In these modern times, the youth can be very biblically uneducated. Changing this should be your aim when you take on the job of starting a youth ministry.
Planning phase - Seek God's guidance on the whole process and ask Him to provide you the necessary ideas and thoughts to make all of your plans a reality for His glory.
Know the primary vision and mission of your Youth Ministry. Ask yourself some of these questions: Why am I starting this group? Who specifically do I want to reach? Where do I intend to be this time next year? In three years? What kind of environment do I plan to create for the youths emotionally and spiritually?
Then formulate a strategy to attain these goals.
Speak to your local church leaders and the pastor; tell them your proposal. Bring your notes while talking to them in order to clarify your objectives with them and to sharpen the focus of the whole process. Address every question and concerns that are bothering them for them to be completely supportive of your plans.
Take Action - Assemble a small team of students, parents and volunteers who believe in youth and have heart for bringing them closer to God. Gather together and ask God for his wisdom, guidance and protection.
You should also recruit some adults to help you out. Adults will serve as all around help, chaperoning where needed, taking them from one point to another. You begin with the ones that are already part of your ministry.
Figure out what things they'll enjoy having in a youth program. Engage the parents and ask the m if they can give you ideas on the time of the meetings, whether or not there should be a curfew, and making schedules for regular gatherings. The parents are needed to be included and they should have significant roles to play in the activities.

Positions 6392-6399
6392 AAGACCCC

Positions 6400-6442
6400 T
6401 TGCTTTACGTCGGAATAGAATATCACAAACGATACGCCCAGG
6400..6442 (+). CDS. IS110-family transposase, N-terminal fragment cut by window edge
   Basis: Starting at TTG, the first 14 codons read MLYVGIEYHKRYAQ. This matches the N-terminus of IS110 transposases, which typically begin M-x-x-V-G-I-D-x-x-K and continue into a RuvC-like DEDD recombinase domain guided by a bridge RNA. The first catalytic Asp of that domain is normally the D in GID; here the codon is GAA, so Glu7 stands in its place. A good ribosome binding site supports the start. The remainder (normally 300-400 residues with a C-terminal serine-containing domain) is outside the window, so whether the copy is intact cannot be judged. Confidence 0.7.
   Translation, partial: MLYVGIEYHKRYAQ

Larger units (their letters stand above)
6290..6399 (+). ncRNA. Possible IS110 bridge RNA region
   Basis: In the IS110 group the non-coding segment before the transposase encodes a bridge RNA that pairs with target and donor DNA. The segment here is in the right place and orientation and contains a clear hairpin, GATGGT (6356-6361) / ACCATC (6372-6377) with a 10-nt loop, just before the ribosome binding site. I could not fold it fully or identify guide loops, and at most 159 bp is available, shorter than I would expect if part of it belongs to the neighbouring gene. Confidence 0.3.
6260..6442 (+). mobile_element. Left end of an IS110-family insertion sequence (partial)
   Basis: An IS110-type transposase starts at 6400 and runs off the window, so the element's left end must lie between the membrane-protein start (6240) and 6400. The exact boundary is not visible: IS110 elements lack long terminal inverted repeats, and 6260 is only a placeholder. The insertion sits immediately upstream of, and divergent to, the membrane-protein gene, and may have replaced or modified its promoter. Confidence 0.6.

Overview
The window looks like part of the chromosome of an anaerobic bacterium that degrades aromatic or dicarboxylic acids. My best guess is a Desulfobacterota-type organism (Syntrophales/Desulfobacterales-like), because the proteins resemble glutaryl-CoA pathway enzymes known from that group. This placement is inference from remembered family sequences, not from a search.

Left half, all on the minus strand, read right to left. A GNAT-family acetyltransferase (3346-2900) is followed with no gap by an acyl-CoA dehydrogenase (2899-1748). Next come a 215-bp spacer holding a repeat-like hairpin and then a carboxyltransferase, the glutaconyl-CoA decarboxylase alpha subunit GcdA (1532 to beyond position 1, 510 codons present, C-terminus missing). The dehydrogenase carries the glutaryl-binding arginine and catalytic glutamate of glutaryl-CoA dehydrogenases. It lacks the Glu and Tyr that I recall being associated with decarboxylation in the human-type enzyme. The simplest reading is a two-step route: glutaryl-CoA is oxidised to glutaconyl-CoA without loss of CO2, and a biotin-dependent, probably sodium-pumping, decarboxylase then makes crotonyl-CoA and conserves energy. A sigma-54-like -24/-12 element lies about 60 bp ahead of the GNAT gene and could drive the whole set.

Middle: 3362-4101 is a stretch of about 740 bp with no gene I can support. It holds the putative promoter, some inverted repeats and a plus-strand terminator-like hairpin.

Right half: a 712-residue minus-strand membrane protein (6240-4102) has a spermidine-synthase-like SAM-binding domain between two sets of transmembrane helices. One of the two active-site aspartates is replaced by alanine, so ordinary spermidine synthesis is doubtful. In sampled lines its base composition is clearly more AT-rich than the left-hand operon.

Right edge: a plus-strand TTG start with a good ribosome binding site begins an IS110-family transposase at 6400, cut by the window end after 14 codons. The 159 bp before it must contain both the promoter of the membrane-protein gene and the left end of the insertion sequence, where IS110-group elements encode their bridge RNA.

Make the youth feel that they own their ministry. Get their feedback on what values they want to accomplish, how they want to schedule their get-togethers, and get their feedback on events that they want to see taking place. Make each of your members get the impression that they really are an important part of a meaningful cause.
Elect your officers - Having these responsibilities prepares them for the day when they're acting as adults with no one to look after them. It also gets them in the right frame of mind for their duties in the future.
Make your officers know, in no uncertain terms, that they are accountable for the proper facilitation and results gleaned from the gatherings. This may be a little risky for you. Encourage them to take their responsibility seriously. You can help them achieve their goals by constantly reinforcing their small victories and giving them a hand while doing the tasks.
Don't forget the paperwork - Be sure that all of your group members accomplish the forms with all the necessary thoroughness.
Treat every member impartially. You may begin in something that attracts a large crowd, or you may have a handful of youth to start. Instead of giving much attention to the numbers, make each of your member feel that they are of the same importance.